Formal verification uses mathematical techniques to show if a design complies with one or more formal criteria or attributes. This method is used in the design of computer hardware, particularly integrated circuits (IC) and software systems.
The most fundamental need for the chip is the design function's accurate implementation. Hence formal verification is required to ensure the accuracy of the chip design. A successful verification effort may significantly reduce the semiconductor design cycle. Formal verification is distinct from simulation, which is crucial for implementing integrated circuits.
As design sizes and simulation times have increased, verification teams have explored techniques to reduce the number of vectors required for system operation to acceptable coverage. Formal verification may be completed quickly because it is not necessary to assess every potential state to demonstrate that a given logic fulfills a given set of properties under all circumstances. However, the kind of reasoning used and how it is applied significantly impact how well it performs.
Furthermore, formal verification is a systematic process that utilizes mathematical reasoning to assess whether the intended purpose (RTL) has been achieved. Since formal verification can thoroughly check all potential input values, it can solve simulation-related problems.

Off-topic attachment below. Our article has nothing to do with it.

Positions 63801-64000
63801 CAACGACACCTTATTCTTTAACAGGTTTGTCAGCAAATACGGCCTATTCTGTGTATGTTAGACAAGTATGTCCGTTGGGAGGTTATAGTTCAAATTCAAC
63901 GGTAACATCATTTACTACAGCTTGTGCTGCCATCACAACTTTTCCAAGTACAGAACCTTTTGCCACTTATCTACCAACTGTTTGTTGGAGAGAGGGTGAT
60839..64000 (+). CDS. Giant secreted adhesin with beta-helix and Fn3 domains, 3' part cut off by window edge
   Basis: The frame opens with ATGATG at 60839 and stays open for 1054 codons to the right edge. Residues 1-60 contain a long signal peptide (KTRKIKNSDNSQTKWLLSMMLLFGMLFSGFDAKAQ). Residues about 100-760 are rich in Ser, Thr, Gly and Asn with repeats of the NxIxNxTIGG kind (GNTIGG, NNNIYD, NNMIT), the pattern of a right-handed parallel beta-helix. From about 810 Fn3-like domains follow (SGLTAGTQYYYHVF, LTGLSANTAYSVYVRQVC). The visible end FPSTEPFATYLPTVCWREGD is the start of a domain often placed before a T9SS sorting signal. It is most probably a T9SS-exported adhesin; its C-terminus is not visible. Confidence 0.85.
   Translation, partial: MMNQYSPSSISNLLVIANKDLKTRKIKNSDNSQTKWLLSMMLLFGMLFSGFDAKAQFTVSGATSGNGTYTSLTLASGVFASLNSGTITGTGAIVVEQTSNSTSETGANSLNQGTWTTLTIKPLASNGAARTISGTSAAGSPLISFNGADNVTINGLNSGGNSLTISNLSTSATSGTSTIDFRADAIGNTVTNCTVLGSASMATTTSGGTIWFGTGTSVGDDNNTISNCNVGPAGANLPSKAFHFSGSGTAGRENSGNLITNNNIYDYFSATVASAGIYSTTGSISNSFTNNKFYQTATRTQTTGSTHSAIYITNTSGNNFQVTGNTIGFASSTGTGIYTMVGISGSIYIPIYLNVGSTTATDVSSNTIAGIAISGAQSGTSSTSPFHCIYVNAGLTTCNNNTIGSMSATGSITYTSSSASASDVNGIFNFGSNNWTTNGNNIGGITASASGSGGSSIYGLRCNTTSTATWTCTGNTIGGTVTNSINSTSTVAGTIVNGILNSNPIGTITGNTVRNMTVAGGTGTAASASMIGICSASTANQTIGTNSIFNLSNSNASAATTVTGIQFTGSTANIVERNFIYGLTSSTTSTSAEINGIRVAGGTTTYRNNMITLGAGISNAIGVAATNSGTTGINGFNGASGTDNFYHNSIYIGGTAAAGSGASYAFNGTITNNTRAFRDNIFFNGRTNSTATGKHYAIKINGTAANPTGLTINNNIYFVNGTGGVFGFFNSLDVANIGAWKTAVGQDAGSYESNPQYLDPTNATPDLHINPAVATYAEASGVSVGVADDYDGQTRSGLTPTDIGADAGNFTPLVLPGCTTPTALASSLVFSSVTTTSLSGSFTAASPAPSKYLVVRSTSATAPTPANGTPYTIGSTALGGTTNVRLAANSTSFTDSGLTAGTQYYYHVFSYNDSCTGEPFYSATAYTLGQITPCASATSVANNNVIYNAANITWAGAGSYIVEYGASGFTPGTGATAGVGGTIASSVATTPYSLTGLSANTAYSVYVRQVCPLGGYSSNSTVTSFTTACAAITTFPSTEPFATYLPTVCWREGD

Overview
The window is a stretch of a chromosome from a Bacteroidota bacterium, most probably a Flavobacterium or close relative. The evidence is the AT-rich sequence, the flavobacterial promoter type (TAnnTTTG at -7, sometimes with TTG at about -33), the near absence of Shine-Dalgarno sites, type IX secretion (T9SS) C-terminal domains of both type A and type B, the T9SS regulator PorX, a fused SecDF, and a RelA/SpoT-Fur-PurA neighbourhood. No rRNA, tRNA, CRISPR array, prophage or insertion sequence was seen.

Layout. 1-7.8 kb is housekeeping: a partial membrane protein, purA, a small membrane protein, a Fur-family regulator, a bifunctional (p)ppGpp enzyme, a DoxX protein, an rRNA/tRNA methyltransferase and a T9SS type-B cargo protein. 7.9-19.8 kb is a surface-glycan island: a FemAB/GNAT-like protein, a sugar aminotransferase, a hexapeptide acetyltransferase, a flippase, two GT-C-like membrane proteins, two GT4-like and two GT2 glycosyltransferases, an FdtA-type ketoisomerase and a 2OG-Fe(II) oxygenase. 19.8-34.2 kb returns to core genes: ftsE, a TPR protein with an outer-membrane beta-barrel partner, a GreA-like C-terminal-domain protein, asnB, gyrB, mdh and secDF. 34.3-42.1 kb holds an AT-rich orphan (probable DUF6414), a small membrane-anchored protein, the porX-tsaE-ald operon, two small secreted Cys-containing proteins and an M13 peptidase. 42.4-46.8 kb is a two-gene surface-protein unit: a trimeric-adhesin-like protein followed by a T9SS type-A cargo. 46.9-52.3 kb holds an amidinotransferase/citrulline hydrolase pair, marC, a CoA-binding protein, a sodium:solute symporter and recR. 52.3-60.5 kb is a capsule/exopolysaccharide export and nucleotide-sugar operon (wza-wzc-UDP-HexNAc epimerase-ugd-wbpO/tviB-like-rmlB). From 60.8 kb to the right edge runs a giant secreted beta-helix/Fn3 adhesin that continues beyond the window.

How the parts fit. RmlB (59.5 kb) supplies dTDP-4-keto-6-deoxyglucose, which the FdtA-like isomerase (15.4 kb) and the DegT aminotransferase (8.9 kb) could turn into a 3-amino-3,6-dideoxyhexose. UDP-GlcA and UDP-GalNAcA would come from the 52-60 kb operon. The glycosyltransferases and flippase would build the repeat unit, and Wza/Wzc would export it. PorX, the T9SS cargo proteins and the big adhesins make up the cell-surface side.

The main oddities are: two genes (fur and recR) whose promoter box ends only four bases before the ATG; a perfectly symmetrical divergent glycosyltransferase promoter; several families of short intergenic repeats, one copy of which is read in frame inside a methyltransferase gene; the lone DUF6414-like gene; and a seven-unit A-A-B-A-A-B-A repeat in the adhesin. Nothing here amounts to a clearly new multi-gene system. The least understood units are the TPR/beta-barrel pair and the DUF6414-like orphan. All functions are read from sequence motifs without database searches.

If RTL designs might suffer severe (and expensive) error escapes (Pentium FDIV) because of insufficient corner case coverage during simulation testing.
A new RTL module was designed, and the designer wished to simulate it for testing purposes without having to spend weeks building a testbench.
Parts of the RTL prototyping were tweaked to pass synthesis, and weeks of simulation were spent to ensure that no real changes were made to its functionality.
The fact that fresh faults keep cropping up in the later phases of verifying the design shows that the previous stage's random simulations did not offer sufficient coverage.
Modified the design's control register specifications, which required extensive simulation to verify that the RTL modifications worked as intended.